Speaker: Professor Rob Wittenmyer
Affiliation: University of Southern Queensland Abstract

Abstract

In the past five years, University of Southern Queensland's Mount Kent Observatory has undergone a dramatic expansion to become Australia's leading exoplanet observatory.  The Minerva-Australis telescope array is partnership between MIT, UNSW Sydney, George Mason University, University of Louisville, Nanjing University, UC-Riverside, University of Texas, and the University of Florida.  It is the only southern hemisphere observatory wholly dedicated to the detailed follow-up of planet candidates from NASA's Transiting Exoplanet Survey Satellite (TESS), and has contributed to the confirmation of 30 planets to date -- about 15% of all TESS confirmed planets.  I present mass measurements and system parameters for several new planets using MINERVA-Australis radial velocities, and give preliminary results from our new multi-telescope photometric capability to validate small TESS planet candidates.  I also describe our longer-term plans for extended mission science and new large telescopes, taking advantage of the unique capabilities of this dedicated observatory.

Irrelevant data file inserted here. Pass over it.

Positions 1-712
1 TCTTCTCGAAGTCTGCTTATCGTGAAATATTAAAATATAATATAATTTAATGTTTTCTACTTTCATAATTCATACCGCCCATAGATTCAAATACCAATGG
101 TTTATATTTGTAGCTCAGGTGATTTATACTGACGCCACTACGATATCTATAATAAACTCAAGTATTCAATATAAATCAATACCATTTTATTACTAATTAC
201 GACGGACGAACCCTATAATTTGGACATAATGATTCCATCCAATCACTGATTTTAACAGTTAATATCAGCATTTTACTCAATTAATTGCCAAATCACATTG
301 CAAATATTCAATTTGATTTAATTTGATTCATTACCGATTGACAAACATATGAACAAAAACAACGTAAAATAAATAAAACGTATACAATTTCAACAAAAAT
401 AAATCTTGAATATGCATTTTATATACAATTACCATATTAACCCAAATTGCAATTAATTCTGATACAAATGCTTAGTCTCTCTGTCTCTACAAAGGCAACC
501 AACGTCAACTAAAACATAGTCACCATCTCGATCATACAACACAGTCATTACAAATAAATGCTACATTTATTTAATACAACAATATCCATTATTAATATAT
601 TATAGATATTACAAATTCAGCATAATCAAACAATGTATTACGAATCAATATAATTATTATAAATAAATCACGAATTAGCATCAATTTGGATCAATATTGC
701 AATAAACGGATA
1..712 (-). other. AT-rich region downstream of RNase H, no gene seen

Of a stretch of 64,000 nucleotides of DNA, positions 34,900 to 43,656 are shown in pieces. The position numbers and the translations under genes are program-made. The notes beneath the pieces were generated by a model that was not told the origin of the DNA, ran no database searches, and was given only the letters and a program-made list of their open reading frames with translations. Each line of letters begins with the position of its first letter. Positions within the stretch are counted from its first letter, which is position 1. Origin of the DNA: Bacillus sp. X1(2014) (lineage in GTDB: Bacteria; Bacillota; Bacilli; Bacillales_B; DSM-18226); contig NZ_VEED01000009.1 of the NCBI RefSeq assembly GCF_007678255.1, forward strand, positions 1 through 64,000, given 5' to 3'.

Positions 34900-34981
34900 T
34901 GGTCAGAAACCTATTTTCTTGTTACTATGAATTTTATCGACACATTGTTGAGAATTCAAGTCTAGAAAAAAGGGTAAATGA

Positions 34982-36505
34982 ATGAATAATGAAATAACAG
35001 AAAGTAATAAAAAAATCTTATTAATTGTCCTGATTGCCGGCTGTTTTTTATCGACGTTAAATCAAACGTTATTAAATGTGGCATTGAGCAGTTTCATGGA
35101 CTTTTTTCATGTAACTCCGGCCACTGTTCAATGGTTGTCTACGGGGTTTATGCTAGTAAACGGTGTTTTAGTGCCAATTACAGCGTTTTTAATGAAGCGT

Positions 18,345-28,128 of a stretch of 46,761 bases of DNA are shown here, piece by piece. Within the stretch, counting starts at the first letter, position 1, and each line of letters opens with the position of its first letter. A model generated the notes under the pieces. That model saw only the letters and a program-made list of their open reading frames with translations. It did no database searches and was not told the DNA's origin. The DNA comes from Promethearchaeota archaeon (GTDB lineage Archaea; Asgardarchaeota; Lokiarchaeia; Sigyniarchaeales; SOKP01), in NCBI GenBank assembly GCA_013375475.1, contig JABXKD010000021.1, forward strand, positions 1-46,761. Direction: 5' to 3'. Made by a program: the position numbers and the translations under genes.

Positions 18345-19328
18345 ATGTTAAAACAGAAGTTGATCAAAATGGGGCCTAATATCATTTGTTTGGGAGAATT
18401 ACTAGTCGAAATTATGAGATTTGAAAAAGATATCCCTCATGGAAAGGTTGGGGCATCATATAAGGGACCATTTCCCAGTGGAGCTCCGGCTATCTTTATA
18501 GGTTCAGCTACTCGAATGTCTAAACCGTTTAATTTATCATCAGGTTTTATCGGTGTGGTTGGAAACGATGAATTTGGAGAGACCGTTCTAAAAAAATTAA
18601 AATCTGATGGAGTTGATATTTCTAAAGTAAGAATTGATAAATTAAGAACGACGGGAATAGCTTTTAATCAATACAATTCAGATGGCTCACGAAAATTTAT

About Physics colloquium

The Physics Colloquium series hosts a range of speakers from Australia and abroad. The series explores a variety of topics and everyone is welcome to come along. The seminars are open so there is no need to register your attendance.

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Previous recorded Physics Colloquia.

Venue

Steele Building (3)
Room: 309 (and via Zoom:
https://uqz.zoom.us/j/82590260715)